“We merkind don’t do anything out of the goodness of our hearts,” Kai says.

  “Everyone wants something,” I say. “I’ll find the thing they want.”

  Arion is going to speak. Then his dark shoulders flex as he struggles to control the wheel. The ship tilts to the side so far I almost fall over the starboard. I grab on to a rope and brace myself as Kai falls into me. Brendan clings onto the rigging like a monkey, shouting as he hangs over the water, then rocks himself back onto the ship.

  “What was that?” I shout.

  “I’ve never lost control over the stern like this,” Arion says, wrestling to right the ship.

  Kai lets go of me and her face scrunches against the sun. “The binding of the king is almost gone. The last days of the championship are unstable. Can’t you sense it? Soon, you will be free from your father’s punishment.”

  Arion looks down at his wrist where the black rope has left a pearly scar where it rubs. A bald patch of scar tissue has formed at the base of his tail where more black rope winds around his black and white scales.

  When he sees me staring, a sad smile appears on Arion’s severe face.

  “What did he do?” I ask. I never have. Arion has been with me this whole time. This is the ship that ferries the landlocked from the shore to Toliss Island. Looking at his face, the new redness on his tail and around his wrists makes me angry. I should have asked every time.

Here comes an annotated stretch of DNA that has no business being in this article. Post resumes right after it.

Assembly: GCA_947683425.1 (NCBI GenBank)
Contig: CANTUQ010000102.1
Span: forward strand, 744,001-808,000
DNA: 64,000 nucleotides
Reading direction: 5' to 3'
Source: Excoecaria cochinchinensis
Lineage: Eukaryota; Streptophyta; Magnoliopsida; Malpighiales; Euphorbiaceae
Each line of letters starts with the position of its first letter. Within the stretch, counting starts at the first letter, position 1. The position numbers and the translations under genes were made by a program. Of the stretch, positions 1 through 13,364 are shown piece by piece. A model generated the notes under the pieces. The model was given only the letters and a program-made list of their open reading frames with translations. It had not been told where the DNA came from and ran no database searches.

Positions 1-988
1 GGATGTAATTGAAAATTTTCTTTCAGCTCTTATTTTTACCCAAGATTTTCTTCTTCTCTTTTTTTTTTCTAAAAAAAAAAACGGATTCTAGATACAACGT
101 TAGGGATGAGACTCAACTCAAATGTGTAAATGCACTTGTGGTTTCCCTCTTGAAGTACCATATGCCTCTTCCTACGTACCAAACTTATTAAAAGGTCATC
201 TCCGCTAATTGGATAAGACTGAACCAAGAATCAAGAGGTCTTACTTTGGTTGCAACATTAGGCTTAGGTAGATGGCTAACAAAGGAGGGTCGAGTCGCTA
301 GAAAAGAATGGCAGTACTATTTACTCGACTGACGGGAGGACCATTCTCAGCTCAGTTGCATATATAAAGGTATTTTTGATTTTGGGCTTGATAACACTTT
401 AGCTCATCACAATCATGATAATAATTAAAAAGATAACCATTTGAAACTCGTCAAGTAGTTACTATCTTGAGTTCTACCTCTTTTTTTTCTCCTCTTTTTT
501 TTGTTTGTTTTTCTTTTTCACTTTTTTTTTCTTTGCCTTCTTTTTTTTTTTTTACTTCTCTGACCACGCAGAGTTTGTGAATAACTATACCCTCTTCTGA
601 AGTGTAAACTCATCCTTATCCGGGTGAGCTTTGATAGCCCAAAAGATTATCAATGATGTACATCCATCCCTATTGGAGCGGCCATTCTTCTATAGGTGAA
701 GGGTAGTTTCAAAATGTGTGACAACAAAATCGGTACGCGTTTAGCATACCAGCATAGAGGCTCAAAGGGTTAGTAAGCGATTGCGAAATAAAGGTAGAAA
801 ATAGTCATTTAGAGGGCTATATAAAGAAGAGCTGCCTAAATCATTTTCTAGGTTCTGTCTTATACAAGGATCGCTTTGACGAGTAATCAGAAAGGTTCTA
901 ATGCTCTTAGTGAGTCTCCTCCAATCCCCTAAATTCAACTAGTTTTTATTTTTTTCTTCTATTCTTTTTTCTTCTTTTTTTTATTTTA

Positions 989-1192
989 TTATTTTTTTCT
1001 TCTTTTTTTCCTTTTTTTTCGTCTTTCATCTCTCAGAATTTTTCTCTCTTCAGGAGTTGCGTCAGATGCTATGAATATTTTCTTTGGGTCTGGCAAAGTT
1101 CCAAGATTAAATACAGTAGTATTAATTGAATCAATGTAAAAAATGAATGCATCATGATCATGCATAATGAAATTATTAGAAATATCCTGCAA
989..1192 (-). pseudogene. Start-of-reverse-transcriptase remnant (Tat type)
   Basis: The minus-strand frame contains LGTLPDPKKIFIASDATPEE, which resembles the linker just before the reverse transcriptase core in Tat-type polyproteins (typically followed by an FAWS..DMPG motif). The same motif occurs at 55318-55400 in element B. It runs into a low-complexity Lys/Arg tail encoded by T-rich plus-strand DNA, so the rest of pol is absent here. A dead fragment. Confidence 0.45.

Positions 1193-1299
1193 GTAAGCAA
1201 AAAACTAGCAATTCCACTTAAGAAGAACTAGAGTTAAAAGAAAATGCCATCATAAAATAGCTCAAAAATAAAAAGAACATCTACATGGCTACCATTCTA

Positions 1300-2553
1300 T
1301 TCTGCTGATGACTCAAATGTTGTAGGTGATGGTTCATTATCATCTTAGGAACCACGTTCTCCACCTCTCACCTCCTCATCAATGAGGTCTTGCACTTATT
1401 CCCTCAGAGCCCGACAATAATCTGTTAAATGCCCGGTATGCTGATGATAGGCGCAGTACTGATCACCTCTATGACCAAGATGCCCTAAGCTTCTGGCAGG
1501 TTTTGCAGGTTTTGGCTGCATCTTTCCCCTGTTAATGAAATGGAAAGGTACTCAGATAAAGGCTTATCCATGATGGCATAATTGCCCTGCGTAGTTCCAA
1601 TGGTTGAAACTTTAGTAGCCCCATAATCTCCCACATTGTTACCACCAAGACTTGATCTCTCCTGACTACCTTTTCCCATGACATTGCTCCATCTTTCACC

“My father fought alongside Nieve when she rebelled against King Elanos. When she was a princess, there was no one like her. Men wanted her and feared her at the same time. It was the king who kept away from the people. Then she became a queen, given to the rebel tribes to keep the peace.”

  “It didn’t work, I guess,” I say.

  Arion shakes his head solemnly. “Now she’s a monster. After her rebellion failed and King Karanos took over, he couldn’t kill his own blood. He banished her beneath the sea. Those who didn’t surrender were killed. Those who surrendered were either indentured to the throne or sent off to the coral cave prisons. Others were stripped of their tails and left to swim ashore.”